Pellerin Milnor Corporation

Technical Knowledge Base

Board Failure

Troubleshooting board failed messages
PROBLEM: The processor board indicates that the peripheral board has failed.

APPLIES TO: Washer/Extractors (8085, 8088, 186, and F8W processors)
CBW (8085, 8088, 186 processors)
Press (8085 and 8088 processors)
Extractors (8088 processors)
Shuttles (8085, 8088 processors)
Dryers (8085, 8088 processors)
A microprocessor communicates with peripheral boards via a serial link. Each peripheral board has a unique binary address set by the dip switches on the board. The microprocessor's configuration dictates how many peripheral boards the microprocessor communicates with. When a microprocessor powers up, it performs a self-check and communicates with its peripheral boards in a specific order. If the microprocessor cannot communicate with a board, the microprocessor displays an error message indicating that the board has failed (MKI processors must be configured for peripheral failure).

If a peripheral board fails under a condition that continuously puts noise on the serial link, the peripheral board will "tie up" the serial link. When the serial link is "tied up" no communication can take place. The "tied up" condition caused by the noise on the link causes an error message for the first peripheral board that it attempts to communicate with. SEE ALSO: ELECTRICAL INFOBOARD COMMUNICATION.

- Electronic boards in MILNOR equipment are not always located in only one electrical box.
- MILNOR electronic boards are electrostatic sensitive. Ground yourself before handling electronic boards. Handle the boards by the edges; do not touch any components or electrical contact points. Never set the boards down on a conductive surface.
- Always turn the power off when plugging and unplugging electronic boards. Take caution not to ground a live wire and create a short.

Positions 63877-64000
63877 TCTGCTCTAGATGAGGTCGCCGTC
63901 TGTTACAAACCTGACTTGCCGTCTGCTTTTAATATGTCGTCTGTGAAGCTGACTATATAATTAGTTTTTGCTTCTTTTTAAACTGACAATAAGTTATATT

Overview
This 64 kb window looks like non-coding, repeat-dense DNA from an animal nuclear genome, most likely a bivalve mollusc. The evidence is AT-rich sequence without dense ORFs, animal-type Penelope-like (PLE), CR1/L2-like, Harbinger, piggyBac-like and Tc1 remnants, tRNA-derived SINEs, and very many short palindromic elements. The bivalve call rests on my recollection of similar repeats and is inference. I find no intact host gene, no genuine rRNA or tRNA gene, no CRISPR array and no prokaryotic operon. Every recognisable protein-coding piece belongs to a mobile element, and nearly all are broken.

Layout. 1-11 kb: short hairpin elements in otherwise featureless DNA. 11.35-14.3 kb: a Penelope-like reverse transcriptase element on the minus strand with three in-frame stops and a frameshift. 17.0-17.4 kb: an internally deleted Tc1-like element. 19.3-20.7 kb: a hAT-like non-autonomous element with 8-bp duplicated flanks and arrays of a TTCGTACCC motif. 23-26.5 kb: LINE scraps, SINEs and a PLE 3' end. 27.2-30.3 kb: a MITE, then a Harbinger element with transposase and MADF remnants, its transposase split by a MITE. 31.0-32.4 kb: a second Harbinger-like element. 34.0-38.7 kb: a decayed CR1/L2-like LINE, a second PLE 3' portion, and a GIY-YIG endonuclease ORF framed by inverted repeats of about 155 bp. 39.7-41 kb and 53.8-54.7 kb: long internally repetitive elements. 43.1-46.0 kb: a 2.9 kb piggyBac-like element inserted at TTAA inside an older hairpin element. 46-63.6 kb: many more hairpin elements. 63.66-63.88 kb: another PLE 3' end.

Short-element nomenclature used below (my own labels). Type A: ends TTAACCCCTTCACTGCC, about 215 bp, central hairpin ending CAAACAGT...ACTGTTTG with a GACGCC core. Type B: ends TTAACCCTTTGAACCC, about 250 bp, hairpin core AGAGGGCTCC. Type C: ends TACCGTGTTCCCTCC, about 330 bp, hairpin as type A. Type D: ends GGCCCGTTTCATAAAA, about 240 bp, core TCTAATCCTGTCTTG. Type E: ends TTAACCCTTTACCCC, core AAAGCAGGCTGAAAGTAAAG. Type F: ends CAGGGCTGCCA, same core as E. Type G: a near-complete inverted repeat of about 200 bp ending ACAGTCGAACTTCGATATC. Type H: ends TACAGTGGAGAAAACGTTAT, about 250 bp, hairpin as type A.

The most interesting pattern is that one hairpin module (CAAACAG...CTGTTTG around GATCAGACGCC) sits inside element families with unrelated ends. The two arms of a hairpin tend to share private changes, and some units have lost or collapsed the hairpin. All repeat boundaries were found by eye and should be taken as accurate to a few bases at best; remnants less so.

1. Always determine what was last done to the machine. This will help determine the possible causes of the problem.
2. Check each plug on ALL electronic boards in the machine. Verify that they are plugged into the correct pins. If the plugs on the boards are not properly plugged (i.e. one pin off or not fully seated), the electronic board will not function properly.
3. Check the voltage going to the peripheral boards and the processor board. If the voltages are incorrect, the board will not communicate. Use the schematics for the machine to determine the location and correct values for the voltages.
4. Ohm all serial link wires for continuity. Voltage should be off when ohming the wires. Check the serial link wires for shorts.
5. IF YOU HAVE COMPLETED THE ABOVE and the processor continues to display a peripheral board failure error message, replace that peripheral board.
- If the dip switches are incorrect, the board cannot properly communicate with the processor board.
- If two peripheral boards have the same dip switch settings, the peripheral boards will "tie up" the serial link.
Information on the correct dip switch settings can be found on the tags (yelloworange sticker) on the machine. In addition, information on correct dip switch setting is in the schematic book on the tag page. (The black squares on the dip switch symbol on the tag/tag page shows the side of the switch that should be pushed down.)
7. IF THE PROCESSOR DISPLAYS AN ERROR MESSAGE INDICATING THAT THE FIRST BOARD HAS FAILED, unplug the peripheral boards one at a time. If the peripheral boards are wired in a daisy chain fashion, always begin with the last board on the daisy chain. Unplug a board, then turn the machine on. If the processor displays an error that the board just unplugged has failed, replace that peripheral board - it is "tying up" the link. If no error indicating its failures occurs, return the board to its original location and continue this process until the failed board is found.
8. IF ALL PERIPHERAL BOARDS HAVE BEEN UNPLUGGED and the processor continues to show that the first peripheral board that the processor attempts to communicate with has failed, replace the first peripheral board with a known good board with the dip switches set to the correct address. When testing the serial link communications, any peripheral board can be used to test by setting the dip switches on a peripheral board to the address that needs to be tested. For example, if the first board that the processor attempts to communicate with is an 8/16 board and the processor displays that the 8/16 has failed, change any other peripheral board address to the 8/16 board address. Unplug all other peripheral boards, then turn on the machine. If the error changes to the next board that the processor communicates with, the suspect 8/16 board needs to be replaced.
9. IF ALL OF THE ABOVE HAS BEEN ATTEMPTED and the +12 VDC to the processor is good, the +5 VDC to the processor is set from +5.02 to +5.06 using a digital meter, and the processor still displays a peripheral board failure, replace the processor.

dad 04/24/2002
da 2/7/96 id29067
Last updated: 08/26/2008 / Node ID: 1469 / Key Chain: 12.1.11E.5BA.5BD.